The Bill currently before the House, and expected to pass soon, helps with this unfairness by giving the vendor a GST credit on the market value of the private use. In other words, in our example above, GST can be recovered on cost on 20% of the dwelling and curtilage, and on the market value of the 80%. This means only the home office portion has been subject to GST. The rule is being backdated to February 2020, which makes it incredibly difficult to advise clients what to do at present, because there are two different sets of rules that could apply.
The proposal in the discussion document, which is to be backdated to 1 April 2011, would certainly make things simpler in the future. It would allow the vendor to elect for the dwelling and curtilage not to be subject to GST, which preserves the position as it was prior to the IRD ruling in June 2020, and also protects people who took an approach consistent with it.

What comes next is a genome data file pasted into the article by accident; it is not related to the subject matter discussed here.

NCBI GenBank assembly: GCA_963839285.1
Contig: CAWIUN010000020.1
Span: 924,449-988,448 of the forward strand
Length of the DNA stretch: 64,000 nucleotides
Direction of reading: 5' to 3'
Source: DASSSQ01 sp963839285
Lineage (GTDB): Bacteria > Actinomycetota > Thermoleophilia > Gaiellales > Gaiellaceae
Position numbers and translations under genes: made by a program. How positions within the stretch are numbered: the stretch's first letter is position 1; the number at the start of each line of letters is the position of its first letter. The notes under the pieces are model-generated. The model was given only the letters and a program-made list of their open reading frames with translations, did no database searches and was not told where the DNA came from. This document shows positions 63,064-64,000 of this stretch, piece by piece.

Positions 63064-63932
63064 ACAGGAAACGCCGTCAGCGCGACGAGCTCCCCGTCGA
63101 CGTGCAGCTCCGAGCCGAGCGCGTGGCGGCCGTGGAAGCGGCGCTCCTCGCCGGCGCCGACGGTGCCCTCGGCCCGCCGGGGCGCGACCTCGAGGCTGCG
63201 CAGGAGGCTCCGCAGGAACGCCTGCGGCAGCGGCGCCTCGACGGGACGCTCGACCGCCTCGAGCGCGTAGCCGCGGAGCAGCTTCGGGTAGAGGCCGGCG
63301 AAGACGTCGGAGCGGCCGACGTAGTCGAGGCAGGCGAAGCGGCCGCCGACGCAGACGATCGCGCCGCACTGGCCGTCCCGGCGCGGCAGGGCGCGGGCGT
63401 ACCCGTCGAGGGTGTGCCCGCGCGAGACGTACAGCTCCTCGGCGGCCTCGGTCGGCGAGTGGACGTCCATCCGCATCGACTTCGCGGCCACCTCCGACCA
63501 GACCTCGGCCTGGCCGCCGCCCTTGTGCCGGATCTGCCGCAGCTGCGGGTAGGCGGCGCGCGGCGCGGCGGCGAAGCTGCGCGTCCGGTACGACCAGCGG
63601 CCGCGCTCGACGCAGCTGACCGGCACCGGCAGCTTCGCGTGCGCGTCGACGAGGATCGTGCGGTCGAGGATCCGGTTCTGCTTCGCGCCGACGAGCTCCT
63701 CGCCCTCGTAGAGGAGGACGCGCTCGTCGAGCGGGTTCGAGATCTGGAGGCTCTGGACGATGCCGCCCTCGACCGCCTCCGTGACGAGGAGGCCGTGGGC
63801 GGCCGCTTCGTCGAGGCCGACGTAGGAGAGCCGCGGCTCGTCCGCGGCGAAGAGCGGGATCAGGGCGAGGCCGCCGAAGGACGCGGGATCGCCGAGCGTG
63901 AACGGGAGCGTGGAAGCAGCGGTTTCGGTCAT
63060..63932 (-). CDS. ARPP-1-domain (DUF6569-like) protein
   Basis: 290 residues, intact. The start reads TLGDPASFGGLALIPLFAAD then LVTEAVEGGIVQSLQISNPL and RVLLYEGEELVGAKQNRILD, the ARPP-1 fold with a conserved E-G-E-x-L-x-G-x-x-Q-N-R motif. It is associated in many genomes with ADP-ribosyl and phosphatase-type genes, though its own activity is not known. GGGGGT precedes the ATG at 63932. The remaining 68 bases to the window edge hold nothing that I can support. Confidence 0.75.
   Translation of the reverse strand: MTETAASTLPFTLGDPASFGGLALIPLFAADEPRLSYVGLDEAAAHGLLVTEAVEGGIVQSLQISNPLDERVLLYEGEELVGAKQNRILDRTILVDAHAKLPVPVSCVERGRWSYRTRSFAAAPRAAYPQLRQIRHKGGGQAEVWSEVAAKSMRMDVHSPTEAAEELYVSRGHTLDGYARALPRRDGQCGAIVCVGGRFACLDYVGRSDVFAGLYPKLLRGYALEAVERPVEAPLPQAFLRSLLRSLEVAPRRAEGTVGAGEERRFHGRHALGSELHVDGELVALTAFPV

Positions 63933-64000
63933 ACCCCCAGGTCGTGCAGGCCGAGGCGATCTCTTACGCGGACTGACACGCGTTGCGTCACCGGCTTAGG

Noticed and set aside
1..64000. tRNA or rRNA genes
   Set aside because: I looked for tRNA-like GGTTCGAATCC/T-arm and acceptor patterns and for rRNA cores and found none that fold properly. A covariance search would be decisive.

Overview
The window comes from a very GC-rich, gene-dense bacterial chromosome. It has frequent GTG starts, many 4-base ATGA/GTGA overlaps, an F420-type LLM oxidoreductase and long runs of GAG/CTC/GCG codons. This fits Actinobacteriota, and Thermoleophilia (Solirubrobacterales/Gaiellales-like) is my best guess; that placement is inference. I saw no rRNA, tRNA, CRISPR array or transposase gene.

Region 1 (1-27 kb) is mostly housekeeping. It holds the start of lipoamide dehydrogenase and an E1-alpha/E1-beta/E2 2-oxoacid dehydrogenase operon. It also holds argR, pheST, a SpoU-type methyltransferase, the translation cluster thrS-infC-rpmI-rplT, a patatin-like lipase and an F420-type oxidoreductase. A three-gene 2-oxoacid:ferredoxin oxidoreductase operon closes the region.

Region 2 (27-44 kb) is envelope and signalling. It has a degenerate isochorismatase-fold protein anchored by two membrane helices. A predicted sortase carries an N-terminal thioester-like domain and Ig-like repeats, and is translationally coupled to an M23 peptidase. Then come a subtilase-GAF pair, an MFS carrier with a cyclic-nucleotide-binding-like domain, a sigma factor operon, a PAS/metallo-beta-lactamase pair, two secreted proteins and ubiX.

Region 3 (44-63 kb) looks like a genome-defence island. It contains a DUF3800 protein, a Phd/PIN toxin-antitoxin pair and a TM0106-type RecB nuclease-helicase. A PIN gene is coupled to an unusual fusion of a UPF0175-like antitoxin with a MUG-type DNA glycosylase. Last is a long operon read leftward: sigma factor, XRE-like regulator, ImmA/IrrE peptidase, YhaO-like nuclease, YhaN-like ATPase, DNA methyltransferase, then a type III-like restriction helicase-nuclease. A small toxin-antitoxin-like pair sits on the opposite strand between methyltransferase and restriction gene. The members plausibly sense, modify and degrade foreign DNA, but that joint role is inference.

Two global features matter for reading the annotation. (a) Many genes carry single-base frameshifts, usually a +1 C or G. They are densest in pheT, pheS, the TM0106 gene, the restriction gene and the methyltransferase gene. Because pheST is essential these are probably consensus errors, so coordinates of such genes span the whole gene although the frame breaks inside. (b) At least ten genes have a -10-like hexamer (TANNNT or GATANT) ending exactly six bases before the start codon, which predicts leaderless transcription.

The IRD should be commended for attempting to fix this issue. There is unfortunately no easy fix, and advisors need to be very careful about how they advise their clients to act.
One of the chief issues with the current GST apportionment rules is that relatively minor adjustments need to be accounted for in GST returns. Assets with even a minor amount of private use (for example, smartphones, laptops and work tools) need to have their use constantly monitored to ensure there is no breach of the apportionment thresholds – a rule that is often ignored or, if not ignored, creates significant and unnecessary compliance costs.
Inland Revenue is proposing that certain classes of assets would be removed from the apportionment and adjustment rules. These would include: